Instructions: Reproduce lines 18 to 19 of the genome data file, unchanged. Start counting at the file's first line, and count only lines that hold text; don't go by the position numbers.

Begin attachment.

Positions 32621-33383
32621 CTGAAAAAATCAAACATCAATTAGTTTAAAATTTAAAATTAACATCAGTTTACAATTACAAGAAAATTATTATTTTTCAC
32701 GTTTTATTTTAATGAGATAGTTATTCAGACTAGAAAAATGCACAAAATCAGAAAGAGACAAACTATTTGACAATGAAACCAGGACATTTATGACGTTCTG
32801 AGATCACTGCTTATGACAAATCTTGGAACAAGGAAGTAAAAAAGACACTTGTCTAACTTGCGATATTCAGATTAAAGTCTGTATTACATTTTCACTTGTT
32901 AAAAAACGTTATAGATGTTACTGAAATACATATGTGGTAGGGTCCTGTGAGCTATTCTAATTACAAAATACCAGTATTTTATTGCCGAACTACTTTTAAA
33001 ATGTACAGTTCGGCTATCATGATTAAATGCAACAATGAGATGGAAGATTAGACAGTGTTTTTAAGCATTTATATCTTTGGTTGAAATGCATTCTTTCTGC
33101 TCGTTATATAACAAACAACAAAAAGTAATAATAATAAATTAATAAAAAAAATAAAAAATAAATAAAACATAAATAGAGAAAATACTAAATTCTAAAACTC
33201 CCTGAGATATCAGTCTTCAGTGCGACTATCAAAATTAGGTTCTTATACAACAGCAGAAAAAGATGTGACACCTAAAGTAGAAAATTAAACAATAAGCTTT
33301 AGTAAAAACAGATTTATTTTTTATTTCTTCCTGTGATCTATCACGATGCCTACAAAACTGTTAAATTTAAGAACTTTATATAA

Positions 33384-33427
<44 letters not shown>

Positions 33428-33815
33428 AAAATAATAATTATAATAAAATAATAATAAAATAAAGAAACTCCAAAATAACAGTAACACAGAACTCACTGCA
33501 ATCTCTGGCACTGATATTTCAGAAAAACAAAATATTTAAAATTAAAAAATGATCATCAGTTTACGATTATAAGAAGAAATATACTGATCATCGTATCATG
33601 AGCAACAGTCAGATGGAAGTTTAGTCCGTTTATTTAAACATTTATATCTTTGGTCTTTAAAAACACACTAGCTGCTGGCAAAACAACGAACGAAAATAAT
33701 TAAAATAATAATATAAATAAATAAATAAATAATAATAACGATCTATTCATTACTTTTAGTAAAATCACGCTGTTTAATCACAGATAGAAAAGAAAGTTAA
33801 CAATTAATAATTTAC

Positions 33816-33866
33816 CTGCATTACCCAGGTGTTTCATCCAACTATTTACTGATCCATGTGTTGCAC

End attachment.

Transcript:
Positions 33816-33866
33816 CTGCATTACCCAGGTGTTTCATCCAACTATTTACTGATCCATGTGTTGCAC